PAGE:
Southern Brooklyn

Barking Dogs Disrupt Otherwise Peaceful Tranquility Of New York City

In lieu of photos of the neighborhood’s loudest dogs, we bring you Biggie the Harlequin Great Dane, the neighborhood’s dreamiest dog. Photo courtesy of Albert Dashevky.

There is a dog that lives across the street from my apartment building. I can’t see this dog, and I have no idea what it looks like, and despite this, the dog and I have a very intimate relationship. Every time a truck rumbles by, or a police siren wails, or thunder crashes, this invisible dog barks incessantly for the next 45 minutes. In the back of mind I always wondered if this was the worst dog in existence, but now I know that he is not.

The honor for loudest dogs in the city belongs to two dogs living in Marine Park. The 9-year-old German Shepard Maxwell, and his next door neighbor Buddy, a five year old Beauceron, have racked up close to 20 complaints in recent years. The owners of the dogs have both received warning letters from the Department of Environmental Protection.

“I think its ridiculous,” barked Maxwell’s owner Joseph Butrico, to DNAInfo. “They have tickets for everything. They just make it up as they go along.”

“When someone invades their space, they are gonna bark,” said Buddy’s owner Ann Winters, equally strident in defense of her noisy pooch.

In case you are wondering if Maxwell and Buddy were both the source of each other’s maniacal barking, being that they share a fence, it couldn’t be further from the truth, according to Ann.

“[They] see each other through a part of the fence, and they kiss each other,” she said.

Obviously these two dogs have formed a mutual friendship based on driving their neighbors crazy.

Comment policy


  1. I’m no genius, but there really is a very simple answer to owners who impose externalities on other people, by not caring about dogs barking and disturbing them. And that is, every time Mr. X’s dog barks incessantly for 45 minutes, Mr. Y (and most of the other letters of the alphabet) call the owner on the telephone for that same period of time and hang up when answered).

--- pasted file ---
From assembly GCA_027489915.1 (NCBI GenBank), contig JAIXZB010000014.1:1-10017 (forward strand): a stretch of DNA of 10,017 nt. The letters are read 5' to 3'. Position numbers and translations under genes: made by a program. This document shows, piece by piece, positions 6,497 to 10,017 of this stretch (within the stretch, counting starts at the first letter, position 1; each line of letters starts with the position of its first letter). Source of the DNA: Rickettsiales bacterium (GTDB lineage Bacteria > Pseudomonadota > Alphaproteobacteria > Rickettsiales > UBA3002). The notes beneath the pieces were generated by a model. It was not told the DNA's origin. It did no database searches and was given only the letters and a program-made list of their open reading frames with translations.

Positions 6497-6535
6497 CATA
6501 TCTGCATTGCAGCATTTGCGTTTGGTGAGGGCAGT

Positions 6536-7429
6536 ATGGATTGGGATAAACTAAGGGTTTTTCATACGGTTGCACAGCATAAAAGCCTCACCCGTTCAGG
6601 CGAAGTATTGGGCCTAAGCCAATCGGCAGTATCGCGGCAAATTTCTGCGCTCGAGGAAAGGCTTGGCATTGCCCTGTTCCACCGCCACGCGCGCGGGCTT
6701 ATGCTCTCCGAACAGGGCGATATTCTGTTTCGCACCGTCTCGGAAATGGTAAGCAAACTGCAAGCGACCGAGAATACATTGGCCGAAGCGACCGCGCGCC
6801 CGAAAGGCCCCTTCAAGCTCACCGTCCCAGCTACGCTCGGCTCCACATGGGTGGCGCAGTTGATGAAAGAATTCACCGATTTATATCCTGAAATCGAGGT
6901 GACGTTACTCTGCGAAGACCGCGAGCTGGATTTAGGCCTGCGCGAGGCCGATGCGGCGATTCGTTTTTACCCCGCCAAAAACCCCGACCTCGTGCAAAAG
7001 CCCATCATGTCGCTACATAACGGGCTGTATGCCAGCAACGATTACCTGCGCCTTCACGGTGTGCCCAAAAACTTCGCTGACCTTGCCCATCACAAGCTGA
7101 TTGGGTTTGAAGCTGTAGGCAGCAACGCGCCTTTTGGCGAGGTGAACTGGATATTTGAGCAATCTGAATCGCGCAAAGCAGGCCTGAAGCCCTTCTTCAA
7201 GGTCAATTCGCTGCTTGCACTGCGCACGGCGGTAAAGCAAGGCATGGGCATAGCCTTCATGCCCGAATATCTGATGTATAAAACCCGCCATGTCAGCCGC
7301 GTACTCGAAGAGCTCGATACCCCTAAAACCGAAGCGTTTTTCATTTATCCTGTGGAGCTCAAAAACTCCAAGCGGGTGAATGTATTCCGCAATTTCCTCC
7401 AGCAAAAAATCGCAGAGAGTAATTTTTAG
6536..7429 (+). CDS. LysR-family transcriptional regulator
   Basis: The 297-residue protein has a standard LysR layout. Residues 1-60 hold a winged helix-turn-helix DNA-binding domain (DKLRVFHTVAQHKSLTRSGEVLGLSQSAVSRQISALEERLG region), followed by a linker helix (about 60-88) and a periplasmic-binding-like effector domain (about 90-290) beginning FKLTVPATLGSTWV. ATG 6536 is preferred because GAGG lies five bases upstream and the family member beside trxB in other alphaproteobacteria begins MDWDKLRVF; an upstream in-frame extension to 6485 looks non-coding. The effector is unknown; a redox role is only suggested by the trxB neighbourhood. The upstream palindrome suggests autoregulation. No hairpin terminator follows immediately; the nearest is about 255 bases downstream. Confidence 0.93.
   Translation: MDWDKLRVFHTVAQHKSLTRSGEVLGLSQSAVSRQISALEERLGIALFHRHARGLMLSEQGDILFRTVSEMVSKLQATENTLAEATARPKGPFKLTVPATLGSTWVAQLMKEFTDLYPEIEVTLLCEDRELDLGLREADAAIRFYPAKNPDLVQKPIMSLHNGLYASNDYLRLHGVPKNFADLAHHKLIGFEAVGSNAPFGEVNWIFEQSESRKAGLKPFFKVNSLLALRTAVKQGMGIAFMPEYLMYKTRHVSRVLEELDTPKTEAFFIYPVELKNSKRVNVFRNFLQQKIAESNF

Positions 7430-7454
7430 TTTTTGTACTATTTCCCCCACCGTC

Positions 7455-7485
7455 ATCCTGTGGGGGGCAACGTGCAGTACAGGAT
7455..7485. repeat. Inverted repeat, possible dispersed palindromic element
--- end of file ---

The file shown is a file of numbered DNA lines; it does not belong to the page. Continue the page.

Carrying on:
If a human being has no consideration, and no higher order intelligence, treat the person like a lower life form, and apply basic psychological conditioning. Tit for tat, over and over. The message will get through, and the reduction of barking will be most gratifying.

  2. Dds: Not only are you not a genius, but you also sound like, & would just have to be, nothing short of an imbecile.

    You must make an attempt – if at all even possible – learn how to curtail projecting YOUR “lower life form” label on others.

    BUT: Completely understandable, when ones parents were alcoholic, drug addled siblings “heralding” from Gerritsen Beach.

    Even the the most hard line pro-lifer would have to admit this you make a compelling case for the opposite of what they normally stand for.

  3. That’s quite an over the top response to a guy who’s obviously venting his frustration. But, did I miss something here? The true imbecile is the owner of the dog who allows it to bark for an inordinate amount of time. Calling the owner on the phone for the same amount of time seems rather fair. 

  4. True enough – however: Calling someone & hanging up – repeatedly – can legally bring harassment charges to the caller, something I’m sure he/she would not want to get entangled with.

    The repurcussions would be worse than any barking one could imagine.

    Upsetting as the barking is (as well as with the frustration with the inconsiderate & irresponsible owner), telephone harassment is not the route to take.

    As difficult, distasteful & ego shattering this may sound, I would suggest approaching the owner as civily as possible, as this method usually proves effective at dissarming an otherwise defensive & explosive response.

    It’s worth a shot (no, NOT from a weapon!)

    Good Luck


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